In her first year after college, Orli Cotel helped lead a successful campaign to keep New Orleans' water and sewer systems public.

Planting Seeds for Social Change

When Orli Cotel arrived in New Orleans in August 2002, she knew she had to move quickly. Organizing petition drives, writing press releases, finding volunteers to staff phone banks, and creating a coalition of civic organizations were all on her "to-do" list—and all had to be completed before the city board's vote, which was just six weeks away.

So far, Cotel's story may sound typical of any civic organizer. What made Cotel unique was her cause: not taxes, Iraq, education, nor any of the other typical dinner-table issues—but water. At the time, New Orleans was considering privatizing its water and sewer systems, a move that Cotel and her fellow activists opposed.

"The two largest water companies in the world, Suez and Vivendi, were trying to take control of and privatize the entire New Orleans municipal water system—and the companies had this horrendous track record, including a history of dumping raw sewage into the Mississippi River," says Cotel. "On top of that was the issue that water should be a human right. It's a resource that we all depend on, it shouldn't be an entity that companies are buying and selling and trading for a profit."

On October 16, 2002, Cotel achieved her goal: The New Orleans Sewerage and Water Board rejected the privatization bids. Yet her work in New Orleans continued.

"After we had won the campaign, we set up community volunteers to keep working on the issue and to work to fix the water system without privatizing it. We kind of organized ourselves out of the picture, so then we moved on."

Cotel's successful New Orleans campaign was made possible through a year-long fellowship with Green Corps, a Boston-based environmental leadership training center. As with all Green Corps fellows, including former fellow Phil Radford, A.B. '89, Cotel began the program by spending a month in Boston, learning the fundamentals of grassroots organizing. Three days before the month was up, she received the call to go to New Orleans.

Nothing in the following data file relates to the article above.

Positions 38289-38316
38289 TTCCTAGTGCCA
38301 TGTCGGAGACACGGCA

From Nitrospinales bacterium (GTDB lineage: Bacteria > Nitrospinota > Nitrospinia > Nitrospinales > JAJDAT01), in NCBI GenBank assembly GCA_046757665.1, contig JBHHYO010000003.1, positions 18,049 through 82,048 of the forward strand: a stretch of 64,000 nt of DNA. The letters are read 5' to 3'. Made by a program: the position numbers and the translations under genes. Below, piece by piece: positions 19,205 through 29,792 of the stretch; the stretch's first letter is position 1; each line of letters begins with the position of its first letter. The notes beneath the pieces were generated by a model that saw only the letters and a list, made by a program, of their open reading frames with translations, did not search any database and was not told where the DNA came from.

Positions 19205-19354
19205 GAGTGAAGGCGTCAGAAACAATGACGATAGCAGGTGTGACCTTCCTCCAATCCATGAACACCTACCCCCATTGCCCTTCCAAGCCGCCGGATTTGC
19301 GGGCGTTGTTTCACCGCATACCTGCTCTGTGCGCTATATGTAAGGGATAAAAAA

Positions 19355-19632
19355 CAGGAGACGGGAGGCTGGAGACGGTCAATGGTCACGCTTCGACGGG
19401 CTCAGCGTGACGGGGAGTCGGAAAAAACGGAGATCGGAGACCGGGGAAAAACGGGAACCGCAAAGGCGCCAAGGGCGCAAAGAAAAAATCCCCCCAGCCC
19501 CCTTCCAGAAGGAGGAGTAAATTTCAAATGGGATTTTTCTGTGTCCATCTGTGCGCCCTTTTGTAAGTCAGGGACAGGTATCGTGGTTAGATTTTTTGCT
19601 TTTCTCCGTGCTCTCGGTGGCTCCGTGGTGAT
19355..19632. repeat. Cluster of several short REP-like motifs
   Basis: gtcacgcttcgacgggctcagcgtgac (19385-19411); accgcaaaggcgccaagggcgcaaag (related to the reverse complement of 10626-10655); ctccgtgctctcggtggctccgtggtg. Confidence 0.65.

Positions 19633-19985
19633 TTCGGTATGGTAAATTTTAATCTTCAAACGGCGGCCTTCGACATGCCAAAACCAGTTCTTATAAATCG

"I think of us as kind of the James Bond of the environmental movement," she says. "They call you up and say, 'You are needed here tomorrow—go.' And you go, with very few resources." In all, Cotel went through this process four times, as she later organized projects in California, Ohio, and Pennsylvania.

Cotel traces her interest in Green Corps to an experience she had while an undergraduate, when she was a Danforth Scholarship recipient in recognition of her leadership in community service. She recalls her frustration while working on the Hispanic Youth Mentoring Program—an outreach program of the Spanish department that she co-founded—upon hearing that the students she was tutoring had formed a gang.

"I was talking with a friend of mine, who was working with Green Corps at the time, about my frustration," says Cotel, "and she cut me off and said, 'It sounds as if you feel frustrated because you are working so hard to build a really good staircase for these kids, but there is no second floor.' And I said, 'Yeah, that is exactly what I feel like.' Then she said, 'Well, my job is all about creating that second floor.'"

As she looks to the future, Cotel says that she wants to continue being an advocate for social change—and to continue empowering others to do so as well. "One of the great things I learned in the last year is that there are a lot of people who want to make a difference, but they just don't know how to do that. Green Corps gives you all the skill that you need to make that difference and to help others do so as well."

—Jonathan Greenberger, Arts & Sciences Class of '05